Bespoke Shoes Unlaced – a shoemaker's blog

Friday, 19 December 2014

Shoemaking in 2015

As the year draws to a close, it's heads down to make 2015 a success and to build on the highlights of 2014...the new look of No.1 Savile Row and a bespoke presence on the Gieves and Hawkes website, the Crafted exhibition at The Royal Academy, the GREAT Festival Istanbul and the start of our 10th year in business together.... to name but a few.

Something that continues to strike a chord, is just how many people want to learn a trade or craft either to pursue in their spare time, as a change of career or as further education. But there are three hurdles to overcome - Where can you learn? How do you pay for your training? Where can you get funding and advice? 

To help you get started, we've listed a few courses, contacts and grants below which might be of help to those of you in the UK, interested in training as shoemakers or working in shoemaking.

Creative and Cultural Skills The CCS gives young people opportunities to work and learn in the creative industries via a network of industry and education supporters - the National Skills Academy for Creative and Cultural. Since 2008 over 3000 Creative Apprenticeships have been created in the UK.

Funding: Creative and Cultural Skills Creative Employment Programme. This £15 million Arts Council England fund, managed by Creative and Cultural Skills, has created nearly 2000 jobs for unemployed young people aged 16-24. With the fund extended to March 2016 now is the time to see how you could benefit.

The British Footwear Association is a great source of information, contacts and training, so their website should really be your first port of call.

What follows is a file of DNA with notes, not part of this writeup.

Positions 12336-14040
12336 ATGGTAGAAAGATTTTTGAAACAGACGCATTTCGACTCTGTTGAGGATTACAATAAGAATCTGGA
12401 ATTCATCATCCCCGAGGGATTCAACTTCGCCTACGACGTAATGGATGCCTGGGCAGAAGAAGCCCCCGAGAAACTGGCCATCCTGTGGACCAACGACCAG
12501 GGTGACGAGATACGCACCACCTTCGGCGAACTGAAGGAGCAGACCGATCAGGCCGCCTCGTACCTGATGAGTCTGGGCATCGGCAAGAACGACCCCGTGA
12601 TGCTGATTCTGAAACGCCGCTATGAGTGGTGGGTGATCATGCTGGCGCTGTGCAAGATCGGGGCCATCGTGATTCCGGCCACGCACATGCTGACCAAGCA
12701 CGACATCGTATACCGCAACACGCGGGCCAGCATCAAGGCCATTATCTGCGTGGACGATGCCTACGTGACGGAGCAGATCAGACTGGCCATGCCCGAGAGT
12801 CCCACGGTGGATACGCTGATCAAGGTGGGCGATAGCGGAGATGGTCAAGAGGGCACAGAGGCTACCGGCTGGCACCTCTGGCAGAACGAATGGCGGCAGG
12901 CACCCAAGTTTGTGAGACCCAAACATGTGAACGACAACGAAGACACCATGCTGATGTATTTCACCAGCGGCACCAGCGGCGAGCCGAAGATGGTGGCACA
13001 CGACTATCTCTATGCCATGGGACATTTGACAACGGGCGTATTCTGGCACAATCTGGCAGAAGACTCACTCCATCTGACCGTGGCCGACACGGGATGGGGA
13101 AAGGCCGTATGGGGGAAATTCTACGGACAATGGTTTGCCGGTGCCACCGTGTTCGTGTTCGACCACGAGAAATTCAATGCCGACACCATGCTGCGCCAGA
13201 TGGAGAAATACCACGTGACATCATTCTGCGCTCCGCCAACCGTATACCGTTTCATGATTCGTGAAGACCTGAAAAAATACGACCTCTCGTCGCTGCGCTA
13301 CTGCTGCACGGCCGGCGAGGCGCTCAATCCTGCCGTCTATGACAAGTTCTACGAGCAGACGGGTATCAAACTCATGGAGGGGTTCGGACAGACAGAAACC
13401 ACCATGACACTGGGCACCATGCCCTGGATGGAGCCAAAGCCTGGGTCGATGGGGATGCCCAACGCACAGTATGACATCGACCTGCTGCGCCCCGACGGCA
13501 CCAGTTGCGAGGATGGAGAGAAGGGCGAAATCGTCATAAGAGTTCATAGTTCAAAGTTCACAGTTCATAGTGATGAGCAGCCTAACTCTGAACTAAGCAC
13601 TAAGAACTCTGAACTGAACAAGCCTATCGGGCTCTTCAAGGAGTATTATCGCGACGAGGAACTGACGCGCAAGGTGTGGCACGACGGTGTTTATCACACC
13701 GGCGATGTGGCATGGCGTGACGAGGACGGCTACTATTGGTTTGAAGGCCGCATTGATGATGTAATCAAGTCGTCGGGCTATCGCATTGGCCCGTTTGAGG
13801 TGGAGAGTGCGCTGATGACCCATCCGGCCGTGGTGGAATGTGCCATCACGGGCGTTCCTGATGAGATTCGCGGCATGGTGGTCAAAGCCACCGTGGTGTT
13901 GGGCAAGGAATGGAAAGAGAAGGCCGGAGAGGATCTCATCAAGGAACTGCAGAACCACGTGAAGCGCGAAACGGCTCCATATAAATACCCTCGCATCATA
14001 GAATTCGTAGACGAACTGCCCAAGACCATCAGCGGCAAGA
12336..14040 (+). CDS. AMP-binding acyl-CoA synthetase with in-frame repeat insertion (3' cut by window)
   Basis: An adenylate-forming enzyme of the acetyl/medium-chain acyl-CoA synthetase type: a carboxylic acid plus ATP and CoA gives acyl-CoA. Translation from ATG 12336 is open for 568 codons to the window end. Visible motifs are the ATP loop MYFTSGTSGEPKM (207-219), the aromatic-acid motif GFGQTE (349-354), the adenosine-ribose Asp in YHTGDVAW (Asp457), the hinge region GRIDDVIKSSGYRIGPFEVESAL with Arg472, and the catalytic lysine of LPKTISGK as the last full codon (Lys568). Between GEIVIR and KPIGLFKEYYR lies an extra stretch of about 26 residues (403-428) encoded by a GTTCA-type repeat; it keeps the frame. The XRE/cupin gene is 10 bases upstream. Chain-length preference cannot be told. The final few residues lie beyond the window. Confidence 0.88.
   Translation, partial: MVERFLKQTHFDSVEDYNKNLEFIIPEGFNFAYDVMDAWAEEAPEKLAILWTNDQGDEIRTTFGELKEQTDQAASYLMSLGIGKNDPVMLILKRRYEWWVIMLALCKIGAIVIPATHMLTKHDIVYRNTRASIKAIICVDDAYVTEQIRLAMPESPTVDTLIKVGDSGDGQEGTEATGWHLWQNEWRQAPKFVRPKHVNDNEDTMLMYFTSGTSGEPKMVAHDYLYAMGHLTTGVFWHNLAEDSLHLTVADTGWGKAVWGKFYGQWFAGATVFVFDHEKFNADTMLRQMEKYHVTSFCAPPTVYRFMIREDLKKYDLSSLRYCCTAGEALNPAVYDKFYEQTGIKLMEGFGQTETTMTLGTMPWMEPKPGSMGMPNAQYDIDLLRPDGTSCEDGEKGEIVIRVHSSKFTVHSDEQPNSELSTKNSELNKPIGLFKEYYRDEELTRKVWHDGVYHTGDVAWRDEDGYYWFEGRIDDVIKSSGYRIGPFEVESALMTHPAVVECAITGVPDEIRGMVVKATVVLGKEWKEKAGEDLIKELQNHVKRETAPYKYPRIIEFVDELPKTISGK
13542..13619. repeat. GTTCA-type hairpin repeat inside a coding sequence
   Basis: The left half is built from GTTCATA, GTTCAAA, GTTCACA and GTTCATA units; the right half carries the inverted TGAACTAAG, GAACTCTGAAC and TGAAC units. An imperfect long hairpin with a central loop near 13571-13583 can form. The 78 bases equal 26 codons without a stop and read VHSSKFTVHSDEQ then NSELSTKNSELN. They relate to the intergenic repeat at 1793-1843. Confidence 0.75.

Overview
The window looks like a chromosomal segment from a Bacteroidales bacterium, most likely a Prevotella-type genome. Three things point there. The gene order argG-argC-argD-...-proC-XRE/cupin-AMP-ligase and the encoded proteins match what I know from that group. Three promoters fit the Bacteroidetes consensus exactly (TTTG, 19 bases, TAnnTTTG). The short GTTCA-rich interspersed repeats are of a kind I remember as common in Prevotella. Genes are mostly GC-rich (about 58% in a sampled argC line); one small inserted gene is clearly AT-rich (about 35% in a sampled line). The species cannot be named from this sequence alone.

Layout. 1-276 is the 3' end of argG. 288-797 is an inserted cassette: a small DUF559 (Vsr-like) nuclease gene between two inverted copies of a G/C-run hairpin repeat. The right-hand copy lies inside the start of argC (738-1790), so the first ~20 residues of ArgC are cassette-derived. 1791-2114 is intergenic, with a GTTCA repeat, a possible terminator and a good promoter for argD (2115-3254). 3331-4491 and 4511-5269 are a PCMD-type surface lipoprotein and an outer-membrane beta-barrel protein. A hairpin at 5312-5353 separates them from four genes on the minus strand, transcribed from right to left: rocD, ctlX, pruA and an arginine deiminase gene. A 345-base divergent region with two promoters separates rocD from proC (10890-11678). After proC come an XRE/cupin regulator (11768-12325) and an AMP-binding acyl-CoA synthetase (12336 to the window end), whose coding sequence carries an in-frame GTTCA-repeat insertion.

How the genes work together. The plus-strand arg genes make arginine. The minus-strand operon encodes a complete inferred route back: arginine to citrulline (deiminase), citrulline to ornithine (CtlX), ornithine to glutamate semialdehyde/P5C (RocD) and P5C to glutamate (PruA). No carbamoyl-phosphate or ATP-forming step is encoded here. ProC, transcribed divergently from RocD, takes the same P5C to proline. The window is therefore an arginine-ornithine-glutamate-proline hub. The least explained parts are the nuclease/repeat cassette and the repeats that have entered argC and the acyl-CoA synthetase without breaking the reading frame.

QEST is a great source of support for training in specialist crafts like ours. It was set up by the Royal Warrant Holders Association in 1990 to support traditional and contemporary British crafts at an individual level and so retain the creative skills vitally needed by Royal Warrant holding companies. Since then, it has gone on to fund training for over 354 scholars, with around 93% of them still practising their craft professionally. 

A QEST scholarship is how I was able to follow my passion for shoemaking and, in turn, how Alistair is now able to train with us. The deadline for the next round of funding is January 20th 2015, so if you are thinking about a career change, adding to your expertise or up-skilling then now is the time to take action. 

There is only one place to learn traditional English hand sewn shoemaking and pattern making for bespoke shoes, that is with us at Carreducker. You can either enjoy the dynamics of learning in a small group (maximum seven students) on an intensive course - May in New York or London in August; let us know when you can take a 12-day break and we will run a one-to-one course for you; or if you already know something of shoemaking, then tell us what else you would like to learn and we will put together a Master Class tailored specifically to you.

So plenty of food for thought and something useful to be doing amongst all the festivities.  We've sent the elves off for Christmas, so have a great break and we look forward to welcoming you back in the New Year. Until then, happy shoemaking!